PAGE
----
our past featured stories.
Following the recent completion of the Town of Manchester’s new Parks and Facilities Master Plan, organizers are moving into the next phase of communicating the plan to Manchester residents.
It’s a Friday night and you’re looking for something to eat-where do you go? You’re building a birdhouse and need some more nails-where can you get them? You’ve washed a shirt too many times and need to buy a new one-who has you covered? The answer is surprisingly the same for all of these questions: your favorite local business.
On Wednesday, June 2, 2021, under a sunny early evening sky, about 50 people including lots of local dignitaries gathered on the lawn in front of Buckley Elementary School for a groundbreaking ceremony signaling the start of an approximately $28 million renovation project that will make Buckley the first ‘net zero energy’ public school building in the state.
From Hidden Lives to Positions of Influence Manchester Celebrates Pride Month with Historical Timeline of Connecticut’s LGBTQ History
The Department of Recreation, Leisure, and Families will be displaying a traveling exhibit on loan from the Connecticut Historical Society detailing the state’s long and often overlooked history of LGBTQ+ residents and the ongoing fight for equality.
The Off-Main Experience (The Experience) is a new event coming to Purnell Place in Downtown Manchester on Thursdays throughout July from 5:00PM-8:00PM (July 8, July 15, July 22, July 29).
From June 18-20, the Town of Manchester’s Department of Leisure, Family and Recreation, in collaboration with several community partners, will host the inaugural Juneteenth Freedom Day Commemoration. The weekend will include mural unveilings, an art opening, a black-owned food & vendor market, a three-on-three youth basketball tournament, family activities, live music and much more.
A new phase of murals will be installed at Mahoney Center, one of which will feature the Director of Equity and Adult Education at Manchester Adult and Continuing Ed., Dr. Diane Clare-Kearney.
As of April, around 40% of Connecticut’s population has received at least one dose of a COVID vaccine, with a total of 2.5 million doses administered. This impressive number marks a hopeful turning point and many are beginning to see the light at the end of the tunnel of this unprecedented past year. Surviving such a difficult year and reaching this point is cause for all of us to reflect on just how far we’ve come.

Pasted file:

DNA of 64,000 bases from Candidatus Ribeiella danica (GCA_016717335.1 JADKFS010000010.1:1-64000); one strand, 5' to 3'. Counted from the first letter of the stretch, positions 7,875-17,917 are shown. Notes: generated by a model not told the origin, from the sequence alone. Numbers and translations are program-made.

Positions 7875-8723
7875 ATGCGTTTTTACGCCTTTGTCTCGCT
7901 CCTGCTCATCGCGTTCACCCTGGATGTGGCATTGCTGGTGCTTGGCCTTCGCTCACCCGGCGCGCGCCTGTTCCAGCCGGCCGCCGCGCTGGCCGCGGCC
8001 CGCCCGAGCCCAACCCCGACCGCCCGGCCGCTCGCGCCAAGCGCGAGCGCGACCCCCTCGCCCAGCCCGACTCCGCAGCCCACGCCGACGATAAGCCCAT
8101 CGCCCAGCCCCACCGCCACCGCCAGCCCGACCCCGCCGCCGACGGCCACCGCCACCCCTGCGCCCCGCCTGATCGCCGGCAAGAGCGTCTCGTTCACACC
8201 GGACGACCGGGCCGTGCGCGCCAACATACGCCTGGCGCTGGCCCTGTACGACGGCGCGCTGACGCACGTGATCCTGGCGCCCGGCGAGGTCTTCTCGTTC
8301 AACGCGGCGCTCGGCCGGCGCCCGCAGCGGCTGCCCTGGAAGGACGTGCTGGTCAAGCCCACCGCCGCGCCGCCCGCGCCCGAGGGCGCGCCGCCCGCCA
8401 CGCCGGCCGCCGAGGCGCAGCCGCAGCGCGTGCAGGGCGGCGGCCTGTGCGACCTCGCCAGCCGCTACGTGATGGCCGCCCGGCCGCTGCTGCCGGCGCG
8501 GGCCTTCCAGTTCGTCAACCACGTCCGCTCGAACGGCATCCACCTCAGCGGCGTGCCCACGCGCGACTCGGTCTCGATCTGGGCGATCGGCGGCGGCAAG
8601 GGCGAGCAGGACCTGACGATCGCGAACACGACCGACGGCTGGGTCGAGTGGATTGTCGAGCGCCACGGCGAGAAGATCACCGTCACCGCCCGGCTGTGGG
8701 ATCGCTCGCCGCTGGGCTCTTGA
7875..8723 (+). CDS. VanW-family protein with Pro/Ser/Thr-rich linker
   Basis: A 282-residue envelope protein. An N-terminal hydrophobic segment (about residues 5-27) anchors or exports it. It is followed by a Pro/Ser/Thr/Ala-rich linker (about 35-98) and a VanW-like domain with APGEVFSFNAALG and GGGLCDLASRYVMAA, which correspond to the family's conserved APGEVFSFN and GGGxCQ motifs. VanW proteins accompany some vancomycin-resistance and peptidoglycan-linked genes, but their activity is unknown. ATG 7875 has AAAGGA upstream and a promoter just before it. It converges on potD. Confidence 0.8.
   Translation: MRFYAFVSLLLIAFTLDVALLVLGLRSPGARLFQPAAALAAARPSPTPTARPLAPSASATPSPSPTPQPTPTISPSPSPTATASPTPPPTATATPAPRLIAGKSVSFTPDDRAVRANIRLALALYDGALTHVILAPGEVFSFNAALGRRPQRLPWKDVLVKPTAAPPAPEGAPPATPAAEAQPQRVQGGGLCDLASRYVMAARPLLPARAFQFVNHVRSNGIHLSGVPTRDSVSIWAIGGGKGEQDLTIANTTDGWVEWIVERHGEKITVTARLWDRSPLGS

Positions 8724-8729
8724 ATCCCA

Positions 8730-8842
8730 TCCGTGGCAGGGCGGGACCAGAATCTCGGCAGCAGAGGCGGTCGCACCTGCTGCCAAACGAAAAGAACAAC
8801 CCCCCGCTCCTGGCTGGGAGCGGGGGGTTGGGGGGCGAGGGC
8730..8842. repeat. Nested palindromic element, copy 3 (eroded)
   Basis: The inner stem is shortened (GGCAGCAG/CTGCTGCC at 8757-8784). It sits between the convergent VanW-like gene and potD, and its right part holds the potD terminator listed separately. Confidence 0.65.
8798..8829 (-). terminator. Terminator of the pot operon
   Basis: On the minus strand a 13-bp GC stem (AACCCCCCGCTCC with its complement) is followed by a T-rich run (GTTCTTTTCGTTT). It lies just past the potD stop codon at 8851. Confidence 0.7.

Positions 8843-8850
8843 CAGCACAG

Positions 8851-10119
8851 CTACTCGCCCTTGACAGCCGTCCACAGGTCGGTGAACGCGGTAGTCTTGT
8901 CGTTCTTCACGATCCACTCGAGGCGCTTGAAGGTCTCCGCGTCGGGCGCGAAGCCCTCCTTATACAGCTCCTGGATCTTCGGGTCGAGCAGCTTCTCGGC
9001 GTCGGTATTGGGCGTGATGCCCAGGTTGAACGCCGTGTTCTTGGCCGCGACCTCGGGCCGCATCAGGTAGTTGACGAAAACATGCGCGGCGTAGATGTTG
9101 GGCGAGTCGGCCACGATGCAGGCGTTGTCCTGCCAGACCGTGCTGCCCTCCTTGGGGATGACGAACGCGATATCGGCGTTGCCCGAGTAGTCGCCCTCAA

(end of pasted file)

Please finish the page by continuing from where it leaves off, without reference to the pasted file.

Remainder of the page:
On Saturday, April 24, volunteers, subcontractors, community partners, and neighbors will partner with Rebuilding Together Manchester to clean up yards, organize outdoor materials, and paint decks of local home sites.
This upcoming summer, the Manchester Country Club in collaboration with the Town of Manchester’s Department of Leisure, Family, and Recreation will be offering a new opportunity for local parents or guardians and their children to learn golf while relationship-building and establishing a life-long activity they can share together.
Warmer weather is on the horizon and with it comes the opportunity to get outside and take advantage of the fresh air. This past year during the pandemic in particular, people have been heading to the outdoors as a safe way to exercise and participate in fun activities with others.
Collectively, the world has felt the devastating impacts that have been caused by COVID-19. From hospitals running out of space to treat patients to families having to navigate the world in the wake of losing loved ones, the wreckage from this pandemic will haunt us for years to come. Read More.
This is the third entry in a three-part series entitled How a Pandemic Changed Learning, which is focused on how COVID-19 has impacted local schools and how the affected have adapted to overcome new challenges. The series will focus on three of the most heavily-impacted groups in our schools: teachers, students & their parents. Read More!